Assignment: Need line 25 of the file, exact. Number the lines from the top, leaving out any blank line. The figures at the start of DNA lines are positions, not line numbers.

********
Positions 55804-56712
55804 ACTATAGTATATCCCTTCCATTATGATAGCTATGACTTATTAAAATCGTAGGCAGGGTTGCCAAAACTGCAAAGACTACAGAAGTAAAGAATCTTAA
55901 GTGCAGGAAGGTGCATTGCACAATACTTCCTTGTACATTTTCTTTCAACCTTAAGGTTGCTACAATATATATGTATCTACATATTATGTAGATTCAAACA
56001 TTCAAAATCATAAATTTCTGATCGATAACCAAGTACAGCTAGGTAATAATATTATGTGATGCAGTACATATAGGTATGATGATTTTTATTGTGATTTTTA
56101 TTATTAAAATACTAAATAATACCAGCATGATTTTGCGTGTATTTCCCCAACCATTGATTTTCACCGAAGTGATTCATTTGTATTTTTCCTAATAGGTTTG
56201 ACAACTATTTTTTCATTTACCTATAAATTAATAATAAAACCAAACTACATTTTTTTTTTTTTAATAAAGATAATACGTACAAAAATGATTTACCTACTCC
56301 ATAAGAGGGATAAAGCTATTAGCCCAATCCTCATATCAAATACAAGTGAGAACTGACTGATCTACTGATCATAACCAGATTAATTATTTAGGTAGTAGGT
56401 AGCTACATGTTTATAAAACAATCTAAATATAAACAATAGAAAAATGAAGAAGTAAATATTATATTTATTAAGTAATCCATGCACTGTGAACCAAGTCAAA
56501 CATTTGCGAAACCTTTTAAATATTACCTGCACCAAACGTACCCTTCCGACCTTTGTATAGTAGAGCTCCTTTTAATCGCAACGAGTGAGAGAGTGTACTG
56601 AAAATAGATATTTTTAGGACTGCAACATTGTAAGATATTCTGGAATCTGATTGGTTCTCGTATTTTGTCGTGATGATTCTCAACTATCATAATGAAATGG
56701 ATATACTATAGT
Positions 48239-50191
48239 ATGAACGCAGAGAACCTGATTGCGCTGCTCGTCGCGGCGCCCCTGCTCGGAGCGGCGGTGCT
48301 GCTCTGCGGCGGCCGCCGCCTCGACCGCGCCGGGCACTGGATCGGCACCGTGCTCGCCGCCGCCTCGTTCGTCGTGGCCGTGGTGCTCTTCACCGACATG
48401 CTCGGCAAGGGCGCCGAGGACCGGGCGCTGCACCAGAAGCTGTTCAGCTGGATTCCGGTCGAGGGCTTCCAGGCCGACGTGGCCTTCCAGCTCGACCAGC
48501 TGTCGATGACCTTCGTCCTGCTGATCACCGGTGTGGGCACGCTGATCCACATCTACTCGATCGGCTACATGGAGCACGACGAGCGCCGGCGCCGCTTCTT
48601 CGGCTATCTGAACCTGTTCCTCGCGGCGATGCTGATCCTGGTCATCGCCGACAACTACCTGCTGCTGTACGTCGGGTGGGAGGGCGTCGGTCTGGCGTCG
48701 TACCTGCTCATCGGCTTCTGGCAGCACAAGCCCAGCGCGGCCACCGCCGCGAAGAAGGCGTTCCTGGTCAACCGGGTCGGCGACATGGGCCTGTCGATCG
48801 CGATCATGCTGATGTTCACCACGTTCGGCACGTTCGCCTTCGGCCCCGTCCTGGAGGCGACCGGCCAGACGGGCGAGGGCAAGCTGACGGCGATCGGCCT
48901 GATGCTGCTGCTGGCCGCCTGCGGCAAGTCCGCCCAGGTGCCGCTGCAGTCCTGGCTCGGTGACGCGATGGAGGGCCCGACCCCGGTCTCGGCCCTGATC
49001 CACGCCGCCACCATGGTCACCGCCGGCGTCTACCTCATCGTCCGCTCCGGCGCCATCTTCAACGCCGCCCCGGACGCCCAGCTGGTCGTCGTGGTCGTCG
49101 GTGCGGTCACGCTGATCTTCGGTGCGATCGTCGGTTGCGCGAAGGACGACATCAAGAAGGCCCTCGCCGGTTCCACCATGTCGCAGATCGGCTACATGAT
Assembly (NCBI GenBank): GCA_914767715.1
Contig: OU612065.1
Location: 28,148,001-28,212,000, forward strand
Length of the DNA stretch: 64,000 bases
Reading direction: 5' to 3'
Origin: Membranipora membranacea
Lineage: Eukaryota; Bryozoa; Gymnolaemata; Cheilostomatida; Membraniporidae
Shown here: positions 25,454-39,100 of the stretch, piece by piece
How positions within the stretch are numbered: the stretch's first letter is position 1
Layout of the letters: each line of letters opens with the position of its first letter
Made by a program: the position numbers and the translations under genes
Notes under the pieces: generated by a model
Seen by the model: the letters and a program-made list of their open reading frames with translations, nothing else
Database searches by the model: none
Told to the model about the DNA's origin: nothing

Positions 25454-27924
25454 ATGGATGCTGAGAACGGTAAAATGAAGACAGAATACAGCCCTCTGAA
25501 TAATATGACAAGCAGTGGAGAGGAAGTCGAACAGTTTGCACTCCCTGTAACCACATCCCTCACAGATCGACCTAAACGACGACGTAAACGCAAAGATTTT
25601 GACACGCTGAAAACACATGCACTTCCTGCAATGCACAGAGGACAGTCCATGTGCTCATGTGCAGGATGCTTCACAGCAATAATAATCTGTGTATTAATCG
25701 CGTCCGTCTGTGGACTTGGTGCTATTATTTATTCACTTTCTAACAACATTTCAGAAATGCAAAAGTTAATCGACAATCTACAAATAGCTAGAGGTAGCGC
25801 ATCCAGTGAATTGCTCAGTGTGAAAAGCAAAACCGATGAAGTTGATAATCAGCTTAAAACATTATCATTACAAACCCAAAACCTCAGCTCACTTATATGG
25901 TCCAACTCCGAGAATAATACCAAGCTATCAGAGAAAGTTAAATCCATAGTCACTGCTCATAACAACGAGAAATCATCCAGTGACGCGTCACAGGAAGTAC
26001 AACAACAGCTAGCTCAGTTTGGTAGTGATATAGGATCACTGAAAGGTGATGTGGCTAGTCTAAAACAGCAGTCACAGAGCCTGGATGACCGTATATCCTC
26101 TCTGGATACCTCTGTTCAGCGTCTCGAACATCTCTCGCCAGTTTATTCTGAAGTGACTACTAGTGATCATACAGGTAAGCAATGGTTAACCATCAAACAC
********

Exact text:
Location: 28,148,001-28,212,000, forward strand